Paradise in Africa: The History of a Geographical Myth from its Origins in Medieval Thought to its Gradual Demise in Early Modern Europe
By Francesc Relaño
Terrae Incognitae: The Journal for the History of Discoveries, Vol 36 (2004)
Introduction: Much has been written about Paradise, both in the past and in recent times. A wide range of questions have consequently been addressed, including such “esoteric” issues as the nature of the flora and fauna in Eden, the dimensions of the marvelous Garden of Delights, the exact chronology and the amount of time which Adam and Eve were allowed to spend there, and even the language which was spoken in Paradise at this early period of human history. But, overall, the principal point which has traditionally attracted the attention of scholars is the problem of its location. Where was Paradise to be found? In this regard, a considerable number of different locations have been proposed. Besides its traditional whereabouts in the East, as Genesis (2.8) seems to suggest, one can find scholars arguing for the idea that Paradise was located in the West Indies (Americas), Mesopotamia, Armenia, the Holy Land, and even at the North Pole.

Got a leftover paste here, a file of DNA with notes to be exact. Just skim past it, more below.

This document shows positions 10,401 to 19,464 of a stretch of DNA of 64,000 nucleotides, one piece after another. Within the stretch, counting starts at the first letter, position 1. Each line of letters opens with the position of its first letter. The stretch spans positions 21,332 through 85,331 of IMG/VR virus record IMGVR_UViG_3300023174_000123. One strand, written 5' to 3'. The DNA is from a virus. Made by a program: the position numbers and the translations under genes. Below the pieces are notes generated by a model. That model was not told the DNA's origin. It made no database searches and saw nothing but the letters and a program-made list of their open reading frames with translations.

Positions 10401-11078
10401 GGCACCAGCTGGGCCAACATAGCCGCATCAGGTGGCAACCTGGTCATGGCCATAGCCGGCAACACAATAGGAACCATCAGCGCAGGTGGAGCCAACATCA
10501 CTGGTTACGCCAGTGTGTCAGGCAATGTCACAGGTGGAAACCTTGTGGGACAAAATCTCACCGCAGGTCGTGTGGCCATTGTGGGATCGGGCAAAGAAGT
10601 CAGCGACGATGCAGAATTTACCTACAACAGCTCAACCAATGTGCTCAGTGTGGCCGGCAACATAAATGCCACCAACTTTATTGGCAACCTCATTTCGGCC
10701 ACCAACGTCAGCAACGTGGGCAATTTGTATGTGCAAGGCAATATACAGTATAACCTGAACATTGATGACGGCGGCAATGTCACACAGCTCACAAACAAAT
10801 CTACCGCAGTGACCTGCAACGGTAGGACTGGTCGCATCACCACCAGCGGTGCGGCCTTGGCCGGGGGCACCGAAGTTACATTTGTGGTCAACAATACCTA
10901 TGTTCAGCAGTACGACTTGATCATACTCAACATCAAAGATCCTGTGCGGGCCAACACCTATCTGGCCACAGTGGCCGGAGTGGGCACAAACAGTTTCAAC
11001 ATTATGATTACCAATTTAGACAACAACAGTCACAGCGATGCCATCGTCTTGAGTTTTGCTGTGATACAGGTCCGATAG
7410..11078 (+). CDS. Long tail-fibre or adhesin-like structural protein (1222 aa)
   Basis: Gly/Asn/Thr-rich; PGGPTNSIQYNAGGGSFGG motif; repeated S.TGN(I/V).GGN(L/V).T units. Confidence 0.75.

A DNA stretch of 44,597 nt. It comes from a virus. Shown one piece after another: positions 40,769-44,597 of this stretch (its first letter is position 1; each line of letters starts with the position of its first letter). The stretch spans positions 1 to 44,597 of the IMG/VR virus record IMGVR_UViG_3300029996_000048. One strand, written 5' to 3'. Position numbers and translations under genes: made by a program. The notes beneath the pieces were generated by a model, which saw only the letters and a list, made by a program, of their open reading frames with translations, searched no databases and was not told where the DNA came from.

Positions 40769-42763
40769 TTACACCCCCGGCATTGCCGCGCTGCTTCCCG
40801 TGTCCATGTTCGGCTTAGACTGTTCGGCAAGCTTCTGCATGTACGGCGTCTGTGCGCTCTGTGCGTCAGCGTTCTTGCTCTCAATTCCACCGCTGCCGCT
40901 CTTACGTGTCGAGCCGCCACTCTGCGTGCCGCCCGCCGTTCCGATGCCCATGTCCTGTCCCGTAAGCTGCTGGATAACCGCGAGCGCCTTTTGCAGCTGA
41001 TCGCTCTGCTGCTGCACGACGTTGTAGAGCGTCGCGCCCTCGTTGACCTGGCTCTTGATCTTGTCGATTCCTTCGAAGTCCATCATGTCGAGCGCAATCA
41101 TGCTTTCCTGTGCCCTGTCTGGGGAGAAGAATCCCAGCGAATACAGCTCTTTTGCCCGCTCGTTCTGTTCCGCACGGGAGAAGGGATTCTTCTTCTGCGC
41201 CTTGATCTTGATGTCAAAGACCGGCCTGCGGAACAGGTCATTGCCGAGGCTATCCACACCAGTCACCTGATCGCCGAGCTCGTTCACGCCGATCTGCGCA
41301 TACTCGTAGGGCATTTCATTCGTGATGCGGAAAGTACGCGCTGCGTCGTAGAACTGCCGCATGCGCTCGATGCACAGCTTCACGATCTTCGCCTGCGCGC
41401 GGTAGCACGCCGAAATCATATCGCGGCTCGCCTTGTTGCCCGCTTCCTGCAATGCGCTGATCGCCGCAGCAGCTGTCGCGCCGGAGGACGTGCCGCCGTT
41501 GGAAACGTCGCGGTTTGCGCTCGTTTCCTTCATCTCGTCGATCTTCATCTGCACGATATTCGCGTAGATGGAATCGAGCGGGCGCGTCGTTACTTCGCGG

The idea of Paradise in Africa does not seem to have direct support from the Scriptures. It is therefore necessary to assume that there might have existed other factors which tended to represent such a location in medieval imagery. To identify these features is the principal aim of the first part of this study. To begin with, one must take into account the proximity to the African shores of the Fortunate Isles (now the Canary Islands) as well as other similar myths of pagan origin. Celtic culture had already placed some of its most holy sites in this region, but it was mainly through Greek Antiquity that the idea became a commonplace in Western thought. In Homer’s Odyssey (9th century B.C.) we are told of the Elysian Fields, situated in the Atlantic Ocean at the south-western limits of the habitable world. The idyllic climatic conditions can be summarized in the following passage: “No snow is there, nor heavy storm, nor even rain, but ever does Ocean send up blasts of the shrill blowing West Wind that they may give cooling to men.” Similarly, Hesiod (8th century B.C.) places, “along the shore of deep swirling Ocean,” the islands of the Blessed, where, “happy heroes for whom the grain-giving earth bears honey-sweet fruit flourishing thrice a year.” The tradition so settled, continued thereafter through authors such as Pindar (c.511-443 B.C.) and Horace (65-8 B.C.). But with the advent of Christianity and the overwhelming authority of the Bible, the arguments supporting paradisiacal islands in the Atlantic lost much of their force. And yet Saint Brendan’s wandering quest for the Land of Promise in these latitudes shows that the Greek-Celtic tradition had not completely vanished during the Middle Ages. At the very end of the period, the possibility of identifying the Fortunate Iles with the Terrestrial Paradise is echoed by Pierre d’Ailly in his Imago Mundi (1410).